The PGCE employs a variety of teaching approaches. Formal lectures are a core activity in teaching the Professional Studies component, being deemed the most effective way of teaching large classes. Interactive delivery of lectures is promoted through the use of presentation software. Videos, tape recordings and the use of emerging technologies are also used to illustrate lectures. Access is provided to lecture notes using the PGCE's Virtual Learning Environment site. Practical classes are fundamental to the study of pedagogy and the delivery of taught material in the main subject area. As outlined in the module descriptors, students engage in a diverse range of practical classes including work done in ICT labs. All practical classes are designed to develop core teaching skills and to link subject pedagogy to research and professional development. Health and Safety procedures in the classroom are emphasised in practical classes. Seminars are used not only to extend the lecture topics but also equip students to present material lucidly within a given time-frame. Students are also afforded the opportunity to make both individual and group presentations. Tutorials are used to support students who need help with their studies. Tutorial time is built into the weekly university programme and, in schools, the post lesson discussion led by the university tutor and class teacher are in the form of tutorials. Group work is an important element of the taught component. and role-playing and micro-teaching are also used to stimulate student participation in classroom discussion. In order to gain experience of integrating the professional themes covered in each semester in the general lectures, towards the end of each university based teaching phase students engage in a problem-based learning activity. These take place in mixed seminar groupings and each group is given time to work collaboratively without direct supervision.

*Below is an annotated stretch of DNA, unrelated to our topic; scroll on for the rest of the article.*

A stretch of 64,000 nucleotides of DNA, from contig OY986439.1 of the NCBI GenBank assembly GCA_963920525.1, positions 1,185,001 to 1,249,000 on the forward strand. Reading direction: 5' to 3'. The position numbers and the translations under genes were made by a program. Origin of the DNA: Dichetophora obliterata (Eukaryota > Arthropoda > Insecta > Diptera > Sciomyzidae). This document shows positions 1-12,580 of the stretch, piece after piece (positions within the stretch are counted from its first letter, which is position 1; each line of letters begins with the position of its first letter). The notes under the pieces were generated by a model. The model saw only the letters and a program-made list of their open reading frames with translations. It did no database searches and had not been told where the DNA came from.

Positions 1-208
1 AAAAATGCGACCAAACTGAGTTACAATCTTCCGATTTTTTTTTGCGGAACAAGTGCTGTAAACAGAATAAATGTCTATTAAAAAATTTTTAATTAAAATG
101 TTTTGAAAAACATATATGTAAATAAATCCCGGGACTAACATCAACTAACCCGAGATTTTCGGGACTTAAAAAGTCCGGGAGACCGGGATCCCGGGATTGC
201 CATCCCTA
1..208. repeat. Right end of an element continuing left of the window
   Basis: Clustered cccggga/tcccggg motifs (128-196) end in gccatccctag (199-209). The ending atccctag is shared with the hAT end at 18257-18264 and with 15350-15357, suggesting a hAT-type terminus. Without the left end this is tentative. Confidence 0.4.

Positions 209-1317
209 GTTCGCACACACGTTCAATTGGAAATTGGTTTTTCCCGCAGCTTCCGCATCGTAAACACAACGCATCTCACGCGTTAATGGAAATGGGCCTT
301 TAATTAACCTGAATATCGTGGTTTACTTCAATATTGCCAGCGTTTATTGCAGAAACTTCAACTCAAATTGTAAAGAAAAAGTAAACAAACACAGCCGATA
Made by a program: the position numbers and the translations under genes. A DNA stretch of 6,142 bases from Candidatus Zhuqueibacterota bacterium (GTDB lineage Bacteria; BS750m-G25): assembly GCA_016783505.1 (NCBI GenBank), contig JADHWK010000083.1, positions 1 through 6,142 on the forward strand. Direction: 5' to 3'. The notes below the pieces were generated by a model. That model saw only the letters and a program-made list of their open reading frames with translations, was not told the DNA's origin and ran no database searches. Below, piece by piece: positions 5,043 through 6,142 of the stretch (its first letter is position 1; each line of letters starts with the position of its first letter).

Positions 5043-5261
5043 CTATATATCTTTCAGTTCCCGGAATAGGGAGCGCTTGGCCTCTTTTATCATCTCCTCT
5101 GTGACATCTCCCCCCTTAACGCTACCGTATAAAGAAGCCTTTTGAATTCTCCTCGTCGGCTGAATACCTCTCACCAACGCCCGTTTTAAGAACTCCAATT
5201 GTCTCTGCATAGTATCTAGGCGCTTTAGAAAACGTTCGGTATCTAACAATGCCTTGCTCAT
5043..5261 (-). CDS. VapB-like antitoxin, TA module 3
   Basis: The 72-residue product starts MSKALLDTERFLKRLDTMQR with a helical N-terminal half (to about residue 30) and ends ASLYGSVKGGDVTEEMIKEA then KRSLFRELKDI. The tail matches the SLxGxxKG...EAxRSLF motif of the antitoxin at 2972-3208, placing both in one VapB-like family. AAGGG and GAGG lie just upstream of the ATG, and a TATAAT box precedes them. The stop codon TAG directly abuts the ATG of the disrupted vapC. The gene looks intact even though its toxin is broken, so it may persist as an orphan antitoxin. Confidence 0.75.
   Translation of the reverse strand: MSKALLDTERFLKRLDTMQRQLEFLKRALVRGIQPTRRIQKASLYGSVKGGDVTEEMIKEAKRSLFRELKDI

Course work assignments are an essential part of the teaching and learning strategy as it encourages students to be independent learners. Assignments take a variety of forms include structured essays, literature reviews, case studies, reports, poster and oral presentations, portfolios and an extended Professional Development project. Subject related written assignments are assessed at at Master's level (level 7). In preparation, in subject sessions, seminars and through group problem-based learning activities students are encouraged to engage with, and evaluate, professional discourse on key educational issues. Within assignments there must be evidence of an investigative approach informed by a critical review of literature with the framing of appropriate questions related to educational issues. Students are expected to take cognisance of educational research, synthesise its outcomes and use it both to present higher order thinking and to inform and improve their practice. They should also critique aspects of their practice in a systematic and critical way in the light of literature. Thus, the course fosters an understanding of the role of the critically reflective practitioner. For all level 7 assignments, extended reading lists are provided that require students to underpin their writing with theoretical perspectives drawn from refereed journal articles and research data and link these appropriately to their own practice. To support the student PGCE tutors offer support in developing academic writing skills at master's level. The PGCE is a competency based model and as such the award is based on evidence of holistic student competence and in accordance of the professional standards for teachers ( GTCNI, 2007). The PGCE course is fully cognisant of the Ulster University Qualifications and Credit Framework and successful completion of the PGCE the student will be awarded 60 credit points at level 7.